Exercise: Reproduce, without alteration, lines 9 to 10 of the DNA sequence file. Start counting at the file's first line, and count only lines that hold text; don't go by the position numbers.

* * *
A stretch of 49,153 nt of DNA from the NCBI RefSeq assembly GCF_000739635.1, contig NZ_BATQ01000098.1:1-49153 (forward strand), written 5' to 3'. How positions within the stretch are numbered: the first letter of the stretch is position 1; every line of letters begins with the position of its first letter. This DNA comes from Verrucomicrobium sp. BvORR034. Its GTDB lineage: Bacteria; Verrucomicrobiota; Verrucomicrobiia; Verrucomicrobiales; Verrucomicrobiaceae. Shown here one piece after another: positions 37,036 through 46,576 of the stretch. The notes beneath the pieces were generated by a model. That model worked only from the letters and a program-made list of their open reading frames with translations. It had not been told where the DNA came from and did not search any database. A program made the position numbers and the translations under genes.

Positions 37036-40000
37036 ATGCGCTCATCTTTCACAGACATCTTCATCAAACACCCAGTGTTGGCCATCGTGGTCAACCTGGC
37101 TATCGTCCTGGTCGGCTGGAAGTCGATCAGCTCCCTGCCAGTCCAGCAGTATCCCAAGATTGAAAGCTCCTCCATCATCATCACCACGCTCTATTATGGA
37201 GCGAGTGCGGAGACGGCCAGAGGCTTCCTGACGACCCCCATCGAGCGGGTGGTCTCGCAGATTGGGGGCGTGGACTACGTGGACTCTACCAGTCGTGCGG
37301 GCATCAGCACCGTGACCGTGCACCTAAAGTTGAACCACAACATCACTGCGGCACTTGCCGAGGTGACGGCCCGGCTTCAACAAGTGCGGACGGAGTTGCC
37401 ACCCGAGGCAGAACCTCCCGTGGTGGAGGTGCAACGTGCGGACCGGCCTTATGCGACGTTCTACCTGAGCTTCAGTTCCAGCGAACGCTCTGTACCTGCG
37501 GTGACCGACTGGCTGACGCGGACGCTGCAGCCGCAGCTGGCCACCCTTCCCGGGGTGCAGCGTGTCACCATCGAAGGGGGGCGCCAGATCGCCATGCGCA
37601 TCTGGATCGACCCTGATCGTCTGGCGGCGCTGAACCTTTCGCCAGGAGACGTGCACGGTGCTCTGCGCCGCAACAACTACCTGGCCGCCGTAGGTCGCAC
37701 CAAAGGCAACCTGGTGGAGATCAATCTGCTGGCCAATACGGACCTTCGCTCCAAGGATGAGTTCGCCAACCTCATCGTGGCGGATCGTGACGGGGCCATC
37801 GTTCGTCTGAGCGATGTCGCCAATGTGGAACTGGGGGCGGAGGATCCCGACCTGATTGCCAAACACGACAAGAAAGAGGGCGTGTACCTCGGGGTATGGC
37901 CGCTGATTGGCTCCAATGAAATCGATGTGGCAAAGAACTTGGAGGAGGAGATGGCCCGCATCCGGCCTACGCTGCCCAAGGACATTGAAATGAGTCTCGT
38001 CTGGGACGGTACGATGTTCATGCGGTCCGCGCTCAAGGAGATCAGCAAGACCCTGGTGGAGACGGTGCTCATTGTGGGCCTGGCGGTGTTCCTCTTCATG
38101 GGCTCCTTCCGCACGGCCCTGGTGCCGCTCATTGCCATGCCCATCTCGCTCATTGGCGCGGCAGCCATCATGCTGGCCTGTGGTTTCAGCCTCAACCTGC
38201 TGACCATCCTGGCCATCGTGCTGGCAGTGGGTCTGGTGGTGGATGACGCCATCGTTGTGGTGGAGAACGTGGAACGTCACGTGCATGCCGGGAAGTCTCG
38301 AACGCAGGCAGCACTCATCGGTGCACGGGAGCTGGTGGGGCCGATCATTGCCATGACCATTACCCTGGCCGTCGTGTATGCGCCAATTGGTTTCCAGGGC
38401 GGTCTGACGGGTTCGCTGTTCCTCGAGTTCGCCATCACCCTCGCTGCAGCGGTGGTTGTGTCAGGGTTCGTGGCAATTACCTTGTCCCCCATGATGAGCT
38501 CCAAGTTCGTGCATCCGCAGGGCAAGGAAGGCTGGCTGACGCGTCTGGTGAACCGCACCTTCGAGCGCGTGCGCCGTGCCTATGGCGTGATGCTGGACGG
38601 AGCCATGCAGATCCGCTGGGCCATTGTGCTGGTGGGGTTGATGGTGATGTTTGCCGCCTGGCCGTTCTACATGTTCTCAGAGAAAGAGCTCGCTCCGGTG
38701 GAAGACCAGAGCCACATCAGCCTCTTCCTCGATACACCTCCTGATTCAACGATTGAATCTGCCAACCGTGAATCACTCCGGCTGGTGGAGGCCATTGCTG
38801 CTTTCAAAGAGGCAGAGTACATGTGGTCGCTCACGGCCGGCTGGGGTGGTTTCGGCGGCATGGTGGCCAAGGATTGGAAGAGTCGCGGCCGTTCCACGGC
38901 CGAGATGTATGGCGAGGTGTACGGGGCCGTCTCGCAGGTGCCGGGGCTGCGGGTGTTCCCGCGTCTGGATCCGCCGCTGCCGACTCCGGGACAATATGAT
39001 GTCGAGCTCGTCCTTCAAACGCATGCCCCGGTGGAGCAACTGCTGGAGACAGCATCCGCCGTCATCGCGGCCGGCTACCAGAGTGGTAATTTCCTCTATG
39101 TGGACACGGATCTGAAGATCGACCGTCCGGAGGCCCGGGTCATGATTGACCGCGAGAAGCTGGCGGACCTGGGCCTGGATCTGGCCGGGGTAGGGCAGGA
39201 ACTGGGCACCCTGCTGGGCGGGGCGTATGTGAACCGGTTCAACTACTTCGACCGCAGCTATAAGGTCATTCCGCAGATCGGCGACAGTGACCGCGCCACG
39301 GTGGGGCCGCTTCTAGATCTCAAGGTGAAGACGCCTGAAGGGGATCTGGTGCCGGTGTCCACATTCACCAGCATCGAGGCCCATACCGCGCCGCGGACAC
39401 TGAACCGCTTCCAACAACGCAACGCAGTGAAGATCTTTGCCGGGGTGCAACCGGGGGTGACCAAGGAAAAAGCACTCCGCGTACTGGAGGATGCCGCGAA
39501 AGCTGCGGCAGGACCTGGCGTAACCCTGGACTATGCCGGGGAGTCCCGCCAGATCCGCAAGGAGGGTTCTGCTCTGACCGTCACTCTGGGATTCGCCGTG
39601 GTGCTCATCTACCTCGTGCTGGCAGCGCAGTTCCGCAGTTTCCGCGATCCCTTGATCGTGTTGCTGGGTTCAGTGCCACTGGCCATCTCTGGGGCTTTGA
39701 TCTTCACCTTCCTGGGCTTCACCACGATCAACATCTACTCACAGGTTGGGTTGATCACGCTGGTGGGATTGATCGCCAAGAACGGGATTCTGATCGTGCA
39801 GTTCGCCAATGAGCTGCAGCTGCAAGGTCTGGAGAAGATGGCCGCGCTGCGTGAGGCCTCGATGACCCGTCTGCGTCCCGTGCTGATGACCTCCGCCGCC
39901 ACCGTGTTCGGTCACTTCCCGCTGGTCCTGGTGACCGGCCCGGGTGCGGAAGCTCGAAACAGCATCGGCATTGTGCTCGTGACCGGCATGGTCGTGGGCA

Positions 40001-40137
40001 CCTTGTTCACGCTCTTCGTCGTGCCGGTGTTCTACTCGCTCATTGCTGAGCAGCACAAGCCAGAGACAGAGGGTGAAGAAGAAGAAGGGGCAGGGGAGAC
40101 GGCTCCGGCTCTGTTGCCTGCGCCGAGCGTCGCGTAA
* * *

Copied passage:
37601 TCTGGATCGACCCTGATCGTCTGGCGGCGCTGAACCTTTCGCCAGGAGACGTGCACGGTGCTCTGCGCCGCAACAACTACCTGGCCGCCGTAGGTCGCAC
37701 CAAAGGCAACCTGGTGGAGATCAATCTGCTGGCCAATACGGACCTTCGCTCCAAGGATGAGTTCGCCAACCTCATCGTGGCGGATCGTGACGGGGCCATC